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“Bite-Size Bits of Local, National, and Global History”
“Bite-Size Bits of Local, National, and Global History”
Near Carthage in Leake County, Mississippi — The American South (East South Central)
 

Meet the Beaver

 
 
Meet the Beaver Exhibit Markers image. Click for full size.
By Duane Hall, August 5, 2015
1. Meet the Beaver Exhibit Markers
Inscription.
(Marker #1)
Meet the Beaver
A member of the rodent family that has adapted itself to work and live both on land and in the water.

Beavers are large, weighing up to 60 pounds in Mississippi. Squat and with a low center of gravity, they are clumsy on land.

(Marker #2)
Beaver Adaptations
The beaver has many special adaptations for life in the water.

The beaver is a powerful swimmer with his webbed hind feet. His flat tail is a rudder. It also serves as a prop when he sits up, and is often used to “slap” a danger signal.

Chisel-like cutting teeth are strong, sharp, prominent and self-sharpening. Beavers can gnaw under water without difficulty. Their lips seal out the water.

Hearing: Keen
Sense of Smell: Acute
Vision: Supposedly excellent under water; only fair on land.
The beaverís nose and ears contain valves which close when the animal dives and open when its head appears out of water.

(Marker #3)
Master Builder
Beavers have a natural instinct for keeping busy.

They can fell trees ...

float logs to desired places through canals dug for the purpose ...

build lodges and dens with underwater entrances and tunnels ...

build dams
Meet the Beaver Marker image. Click for full size.
By Duane Hall, August 5, 2015
2. Meet the Beaver Marker
Marker #1
to form ponds. One such dam in Mississippi measured 1,080 feet in length.

The beaversí service to good conservation practice far outweighs the damage they do.

(Marker #4)
Habits Food

Habits
Beavers usually pair in February and stay mated for life.

Young beavers, called “Kits,” are born in May, completely furred and with eyes open. The average litter is four.

Food
The diet of the beaver, mostly bark, changes with the seasons.

Spring Menu
Sweetgum, Pine, Hophombeam.

Summer Menu
Willow, Cottonwood, tender green plants.

Fall Menu
Acorns, Buttonbush, Willow, Giant cane.

Winter Menu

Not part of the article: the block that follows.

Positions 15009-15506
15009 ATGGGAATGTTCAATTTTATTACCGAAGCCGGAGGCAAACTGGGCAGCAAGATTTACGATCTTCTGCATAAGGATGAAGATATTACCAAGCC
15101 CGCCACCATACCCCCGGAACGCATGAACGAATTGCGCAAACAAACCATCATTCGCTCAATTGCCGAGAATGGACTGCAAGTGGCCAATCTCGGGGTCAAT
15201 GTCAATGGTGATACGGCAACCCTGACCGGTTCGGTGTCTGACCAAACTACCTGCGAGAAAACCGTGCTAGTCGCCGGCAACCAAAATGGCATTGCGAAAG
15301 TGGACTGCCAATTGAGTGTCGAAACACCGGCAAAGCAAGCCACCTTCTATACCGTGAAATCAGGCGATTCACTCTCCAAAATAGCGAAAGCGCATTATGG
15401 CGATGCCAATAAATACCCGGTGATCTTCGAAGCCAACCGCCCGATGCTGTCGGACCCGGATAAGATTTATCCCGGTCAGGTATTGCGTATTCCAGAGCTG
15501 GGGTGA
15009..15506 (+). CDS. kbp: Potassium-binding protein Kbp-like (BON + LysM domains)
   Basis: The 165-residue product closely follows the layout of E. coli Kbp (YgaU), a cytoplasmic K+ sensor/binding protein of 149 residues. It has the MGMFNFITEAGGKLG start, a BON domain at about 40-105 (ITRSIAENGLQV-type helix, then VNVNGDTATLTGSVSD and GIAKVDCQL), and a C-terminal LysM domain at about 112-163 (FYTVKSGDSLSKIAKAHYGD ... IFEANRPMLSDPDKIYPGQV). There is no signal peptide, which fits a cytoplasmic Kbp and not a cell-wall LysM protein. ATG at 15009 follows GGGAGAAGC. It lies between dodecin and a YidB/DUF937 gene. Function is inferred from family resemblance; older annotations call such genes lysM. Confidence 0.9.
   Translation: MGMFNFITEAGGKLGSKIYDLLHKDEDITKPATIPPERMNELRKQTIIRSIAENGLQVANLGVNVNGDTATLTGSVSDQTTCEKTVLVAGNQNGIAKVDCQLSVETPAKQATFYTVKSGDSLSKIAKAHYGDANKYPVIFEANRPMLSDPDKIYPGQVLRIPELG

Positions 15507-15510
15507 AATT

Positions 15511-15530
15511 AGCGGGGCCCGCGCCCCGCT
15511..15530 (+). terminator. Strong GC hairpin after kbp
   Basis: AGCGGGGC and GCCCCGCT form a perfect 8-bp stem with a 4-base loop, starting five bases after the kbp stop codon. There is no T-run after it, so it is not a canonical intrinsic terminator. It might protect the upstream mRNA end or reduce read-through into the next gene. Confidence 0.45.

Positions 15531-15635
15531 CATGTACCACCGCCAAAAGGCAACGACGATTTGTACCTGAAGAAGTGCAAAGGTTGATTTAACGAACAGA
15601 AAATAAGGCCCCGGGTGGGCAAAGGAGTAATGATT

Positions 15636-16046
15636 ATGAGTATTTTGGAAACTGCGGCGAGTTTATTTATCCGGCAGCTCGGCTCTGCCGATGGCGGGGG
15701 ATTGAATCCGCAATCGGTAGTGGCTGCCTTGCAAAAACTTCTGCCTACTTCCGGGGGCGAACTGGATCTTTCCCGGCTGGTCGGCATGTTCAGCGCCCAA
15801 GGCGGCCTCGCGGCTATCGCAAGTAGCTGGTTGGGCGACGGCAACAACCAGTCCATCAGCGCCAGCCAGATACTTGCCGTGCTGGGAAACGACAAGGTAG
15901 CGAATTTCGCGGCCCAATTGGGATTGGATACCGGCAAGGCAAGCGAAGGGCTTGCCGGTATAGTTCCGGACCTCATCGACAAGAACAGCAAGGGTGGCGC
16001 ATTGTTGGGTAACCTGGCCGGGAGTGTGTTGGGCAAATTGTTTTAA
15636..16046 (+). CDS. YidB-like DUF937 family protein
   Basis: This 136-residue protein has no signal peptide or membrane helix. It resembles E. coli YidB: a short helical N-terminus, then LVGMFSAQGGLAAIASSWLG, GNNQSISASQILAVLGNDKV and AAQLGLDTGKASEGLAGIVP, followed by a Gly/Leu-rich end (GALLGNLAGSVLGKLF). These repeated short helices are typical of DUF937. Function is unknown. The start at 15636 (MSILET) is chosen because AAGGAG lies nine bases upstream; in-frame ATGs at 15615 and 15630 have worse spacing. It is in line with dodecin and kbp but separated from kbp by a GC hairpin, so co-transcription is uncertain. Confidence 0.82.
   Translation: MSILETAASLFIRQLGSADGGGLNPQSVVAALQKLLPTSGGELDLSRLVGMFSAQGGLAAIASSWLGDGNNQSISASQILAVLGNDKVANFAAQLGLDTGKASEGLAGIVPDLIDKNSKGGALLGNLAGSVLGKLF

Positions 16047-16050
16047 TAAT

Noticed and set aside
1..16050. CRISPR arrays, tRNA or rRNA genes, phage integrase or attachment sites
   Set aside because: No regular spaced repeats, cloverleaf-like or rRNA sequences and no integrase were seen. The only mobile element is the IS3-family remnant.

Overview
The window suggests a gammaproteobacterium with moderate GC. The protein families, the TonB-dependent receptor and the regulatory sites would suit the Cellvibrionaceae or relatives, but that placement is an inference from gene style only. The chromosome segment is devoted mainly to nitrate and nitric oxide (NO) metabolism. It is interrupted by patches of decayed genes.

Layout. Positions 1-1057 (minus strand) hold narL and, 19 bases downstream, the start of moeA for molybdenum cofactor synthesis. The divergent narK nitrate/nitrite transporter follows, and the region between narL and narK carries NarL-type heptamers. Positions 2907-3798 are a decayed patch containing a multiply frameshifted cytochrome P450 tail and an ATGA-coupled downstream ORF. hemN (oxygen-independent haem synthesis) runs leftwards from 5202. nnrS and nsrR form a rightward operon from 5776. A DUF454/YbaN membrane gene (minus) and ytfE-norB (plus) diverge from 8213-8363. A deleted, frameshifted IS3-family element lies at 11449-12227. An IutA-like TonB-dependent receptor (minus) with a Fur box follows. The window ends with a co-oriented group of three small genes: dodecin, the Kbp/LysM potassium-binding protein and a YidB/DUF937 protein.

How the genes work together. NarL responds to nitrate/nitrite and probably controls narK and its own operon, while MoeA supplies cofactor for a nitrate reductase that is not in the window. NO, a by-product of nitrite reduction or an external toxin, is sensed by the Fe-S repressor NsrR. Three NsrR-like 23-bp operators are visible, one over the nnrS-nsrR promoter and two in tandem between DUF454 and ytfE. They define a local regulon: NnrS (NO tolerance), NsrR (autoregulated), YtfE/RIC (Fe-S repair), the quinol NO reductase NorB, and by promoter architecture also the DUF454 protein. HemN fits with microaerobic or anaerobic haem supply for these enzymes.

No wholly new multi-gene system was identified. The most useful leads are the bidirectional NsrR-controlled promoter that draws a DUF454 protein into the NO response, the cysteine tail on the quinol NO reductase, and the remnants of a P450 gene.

Ash, Elm, miscellaneous plants.

Follow the nature trail to see beaver-cut trees, dams and examples of beaver food supply.
 
Erected by National Park Service.
 
Marker series. This marker is included in the Natchez Trace marker series.
 
Location. 32° 50.617′ N, 89° 40.235′ W. Marker is near Carthage, Mississippi, in Leake County. Marker can be reached from Natchez Trace Parkway (at milepost 145.1), 1.2 miles south of Mississippi Highway 429, on the left when traveling north. Touch for map. Marker
Beaver Adaptations Marker image. Click for full size.
By Duane Hall, August 5, 2015
3. Beaver Adaptations Marker
Marker #2
at end of turnoff access road for Myrick Creek, 400 feet west of parkway. Marker is in this post office area: Kosciusko MS 39090, United States of America.
 
Other nearby markers. At least 4 other markers are within 16 miles of this marker, measured as the crow flies. Red Dog Road (approx. 5.1 miles away); Robinson Road (approx. 9.4 miles away); Southern Pines (approx. 15.7 miles away); Choctaw Boundary (approx. 15.7 miles away).
 
Also see . . .  Natchez Trace Parkway. Official National Park Service website. (Submitted on August 21, 2015.) 
 
Categories. AnimalsEnvironment
 
Master Builder Marker image. Click for full size.
By Duane Hall, August 5, 2015
4. Master Builder Marker
Marker #3
Habits Food Marker image. Click for full size.
By Duane Hall, August 5, 2015
5. Habits Food Marker
Marker #4
Meet the Beaver Exhibit Kiosk image. Click for full size.
By Duane Hall, August 5, 2015
6. Meet the Beaver Exhibit Kiosk
The Work of Beavers on Myrick Creek image. Click for full size.
By Duane Hall, August 5, 2015
7. The Work of Beavers on Myrick Creek
 
 
Credits. This page was last revised on June 16, 2016. This page originally submitted on August 21, 2015, by Duane Hall of Abilene, Texas. This page has been viewed 159 times since then and 36 times this year. Photos:   1, 2, 3, 4, 5, 6, 7. submitted on August 21, 2015, by Duane Hall of Abilene, Texas.
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